Smoke believed to be from an airstrike billows over the northern Iraqi town of Sinjar, Nov. 12, 2015. (AP Photo/Bram Janssen)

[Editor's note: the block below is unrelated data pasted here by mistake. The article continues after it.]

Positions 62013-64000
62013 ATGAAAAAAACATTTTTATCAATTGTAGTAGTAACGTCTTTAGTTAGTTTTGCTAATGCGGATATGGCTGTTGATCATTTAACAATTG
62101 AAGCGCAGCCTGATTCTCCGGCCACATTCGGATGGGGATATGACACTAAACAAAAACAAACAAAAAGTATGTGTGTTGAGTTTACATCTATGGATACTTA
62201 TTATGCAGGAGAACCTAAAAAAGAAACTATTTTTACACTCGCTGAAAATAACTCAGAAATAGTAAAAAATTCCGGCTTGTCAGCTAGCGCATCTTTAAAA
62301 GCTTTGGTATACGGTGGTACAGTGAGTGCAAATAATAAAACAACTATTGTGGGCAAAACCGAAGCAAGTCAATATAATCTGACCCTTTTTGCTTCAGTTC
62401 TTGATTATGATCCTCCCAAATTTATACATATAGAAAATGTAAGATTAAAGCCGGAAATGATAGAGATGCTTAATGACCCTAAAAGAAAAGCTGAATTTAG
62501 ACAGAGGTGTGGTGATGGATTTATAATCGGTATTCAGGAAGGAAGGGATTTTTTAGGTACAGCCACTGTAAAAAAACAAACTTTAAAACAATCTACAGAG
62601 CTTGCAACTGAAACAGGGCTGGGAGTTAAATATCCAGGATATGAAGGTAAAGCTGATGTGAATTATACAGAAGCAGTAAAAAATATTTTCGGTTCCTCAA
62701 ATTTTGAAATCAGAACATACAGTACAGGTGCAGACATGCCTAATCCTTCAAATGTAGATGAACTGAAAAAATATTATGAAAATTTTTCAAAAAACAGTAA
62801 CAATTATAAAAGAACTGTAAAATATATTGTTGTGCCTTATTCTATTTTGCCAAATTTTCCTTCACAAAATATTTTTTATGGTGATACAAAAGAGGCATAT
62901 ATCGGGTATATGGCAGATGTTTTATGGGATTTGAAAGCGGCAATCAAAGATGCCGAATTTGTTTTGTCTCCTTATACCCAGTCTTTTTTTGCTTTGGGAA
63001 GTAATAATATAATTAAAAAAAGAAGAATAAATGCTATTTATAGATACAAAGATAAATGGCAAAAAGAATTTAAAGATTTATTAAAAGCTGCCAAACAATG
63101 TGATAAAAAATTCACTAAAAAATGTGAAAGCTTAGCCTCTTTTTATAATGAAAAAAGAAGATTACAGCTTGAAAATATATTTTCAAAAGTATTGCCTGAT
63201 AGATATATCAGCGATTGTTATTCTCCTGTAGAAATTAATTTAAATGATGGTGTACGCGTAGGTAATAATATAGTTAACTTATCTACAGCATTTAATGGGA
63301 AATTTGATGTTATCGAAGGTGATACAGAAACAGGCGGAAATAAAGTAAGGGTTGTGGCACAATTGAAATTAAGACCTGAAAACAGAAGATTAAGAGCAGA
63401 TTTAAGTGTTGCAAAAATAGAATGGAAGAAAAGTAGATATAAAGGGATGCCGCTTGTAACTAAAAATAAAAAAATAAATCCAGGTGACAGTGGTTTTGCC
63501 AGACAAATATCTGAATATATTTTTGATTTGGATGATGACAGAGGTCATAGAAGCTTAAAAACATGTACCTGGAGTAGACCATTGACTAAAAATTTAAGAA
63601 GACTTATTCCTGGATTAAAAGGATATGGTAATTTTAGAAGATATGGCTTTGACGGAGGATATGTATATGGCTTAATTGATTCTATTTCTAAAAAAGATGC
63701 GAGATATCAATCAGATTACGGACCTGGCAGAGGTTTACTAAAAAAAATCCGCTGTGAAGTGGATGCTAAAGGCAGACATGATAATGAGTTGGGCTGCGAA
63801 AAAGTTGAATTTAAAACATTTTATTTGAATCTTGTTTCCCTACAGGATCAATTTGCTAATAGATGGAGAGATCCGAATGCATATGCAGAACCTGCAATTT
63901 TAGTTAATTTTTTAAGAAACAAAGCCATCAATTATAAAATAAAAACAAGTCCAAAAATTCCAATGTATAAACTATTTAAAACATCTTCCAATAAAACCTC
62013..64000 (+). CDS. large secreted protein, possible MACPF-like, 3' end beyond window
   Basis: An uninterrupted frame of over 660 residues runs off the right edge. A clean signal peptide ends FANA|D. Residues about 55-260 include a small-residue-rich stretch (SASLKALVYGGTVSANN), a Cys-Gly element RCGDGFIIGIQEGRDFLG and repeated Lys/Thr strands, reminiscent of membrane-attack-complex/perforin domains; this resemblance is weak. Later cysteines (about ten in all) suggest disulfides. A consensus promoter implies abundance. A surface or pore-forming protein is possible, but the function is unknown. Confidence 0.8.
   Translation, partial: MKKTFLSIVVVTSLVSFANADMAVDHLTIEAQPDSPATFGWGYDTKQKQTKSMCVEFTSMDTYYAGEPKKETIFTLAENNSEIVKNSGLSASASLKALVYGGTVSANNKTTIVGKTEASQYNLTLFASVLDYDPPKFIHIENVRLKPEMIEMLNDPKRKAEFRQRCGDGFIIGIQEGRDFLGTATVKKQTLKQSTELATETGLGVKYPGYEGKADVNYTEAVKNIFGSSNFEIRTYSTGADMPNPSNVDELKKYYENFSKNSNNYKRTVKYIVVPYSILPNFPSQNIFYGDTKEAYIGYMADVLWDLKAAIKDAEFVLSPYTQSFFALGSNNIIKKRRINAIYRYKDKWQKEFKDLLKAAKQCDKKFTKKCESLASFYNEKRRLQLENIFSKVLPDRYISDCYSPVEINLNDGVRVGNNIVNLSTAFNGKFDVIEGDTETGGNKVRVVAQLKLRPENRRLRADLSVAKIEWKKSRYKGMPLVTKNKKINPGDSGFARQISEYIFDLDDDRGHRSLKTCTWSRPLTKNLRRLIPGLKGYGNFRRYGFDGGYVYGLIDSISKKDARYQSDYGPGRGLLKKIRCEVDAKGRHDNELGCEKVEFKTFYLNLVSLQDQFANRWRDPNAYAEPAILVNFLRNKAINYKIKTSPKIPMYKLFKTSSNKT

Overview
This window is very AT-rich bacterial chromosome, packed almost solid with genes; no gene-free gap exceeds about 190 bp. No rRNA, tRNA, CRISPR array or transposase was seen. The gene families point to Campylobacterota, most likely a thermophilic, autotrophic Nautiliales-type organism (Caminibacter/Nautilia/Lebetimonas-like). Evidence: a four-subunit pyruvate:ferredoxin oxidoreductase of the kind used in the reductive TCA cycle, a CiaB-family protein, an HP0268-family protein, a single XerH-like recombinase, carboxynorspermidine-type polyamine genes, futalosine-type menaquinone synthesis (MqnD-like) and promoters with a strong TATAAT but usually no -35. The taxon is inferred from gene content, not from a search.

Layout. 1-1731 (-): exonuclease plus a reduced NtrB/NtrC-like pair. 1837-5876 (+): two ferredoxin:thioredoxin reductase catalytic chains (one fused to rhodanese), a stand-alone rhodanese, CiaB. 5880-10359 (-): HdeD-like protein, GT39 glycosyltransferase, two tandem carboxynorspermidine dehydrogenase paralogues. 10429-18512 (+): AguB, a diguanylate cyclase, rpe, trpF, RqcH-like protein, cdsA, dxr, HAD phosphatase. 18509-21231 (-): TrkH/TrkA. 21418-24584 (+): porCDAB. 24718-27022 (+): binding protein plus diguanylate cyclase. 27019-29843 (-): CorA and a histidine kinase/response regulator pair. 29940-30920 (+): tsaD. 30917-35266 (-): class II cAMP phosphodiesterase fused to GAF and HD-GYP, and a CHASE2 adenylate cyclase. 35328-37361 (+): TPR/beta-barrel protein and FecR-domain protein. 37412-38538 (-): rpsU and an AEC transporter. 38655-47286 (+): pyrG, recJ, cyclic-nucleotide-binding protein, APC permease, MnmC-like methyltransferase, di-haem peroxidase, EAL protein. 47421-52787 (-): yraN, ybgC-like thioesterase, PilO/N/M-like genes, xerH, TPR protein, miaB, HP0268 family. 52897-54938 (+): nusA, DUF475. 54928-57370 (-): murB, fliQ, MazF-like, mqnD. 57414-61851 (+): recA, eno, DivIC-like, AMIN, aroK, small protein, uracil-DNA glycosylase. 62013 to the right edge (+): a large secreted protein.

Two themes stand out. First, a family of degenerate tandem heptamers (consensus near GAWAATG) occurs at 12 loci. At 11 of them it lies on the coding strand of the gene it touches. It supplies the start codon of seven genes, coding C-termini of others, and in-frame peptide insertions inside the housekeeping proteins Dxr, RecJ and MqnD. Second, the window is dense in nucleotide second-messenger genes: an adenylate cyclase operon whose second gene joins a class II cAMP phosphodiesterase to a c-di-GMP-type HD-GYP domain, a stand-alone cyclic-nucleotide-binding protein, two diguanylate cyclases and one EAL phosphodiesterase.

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Stretched thin and under pressure by increasing airstrikes, Daesh (ISIS) has been forced into a defensive position in areas under its control in Syria and Iraq.Last year, the miltant group declared a self-styled caliphate across the borders of Syria and Iraq, sweeping quickly into Mosul and Raqqa.The extremist group has also depleted another key resource: suicide bombers, which proved crucial to Daesh's lightning attacks on cities in Iraq and Syria, but are in increasingly rare supply.Together, the Kurdish People's Protection Units (YPG) in northeast Syria and Kurdish forces in Iraq backed by American air support have been able to squeeze Daesh in the border area.That area includes the Sunni Arab zone around the Euphrates River in Syria and across the border in northwest Iraq.The number of foreign fighters in Iraq and Syria has more than doubled since last year to at least 27,000 people, says a recent study by the U.S.-based Soufan Group.
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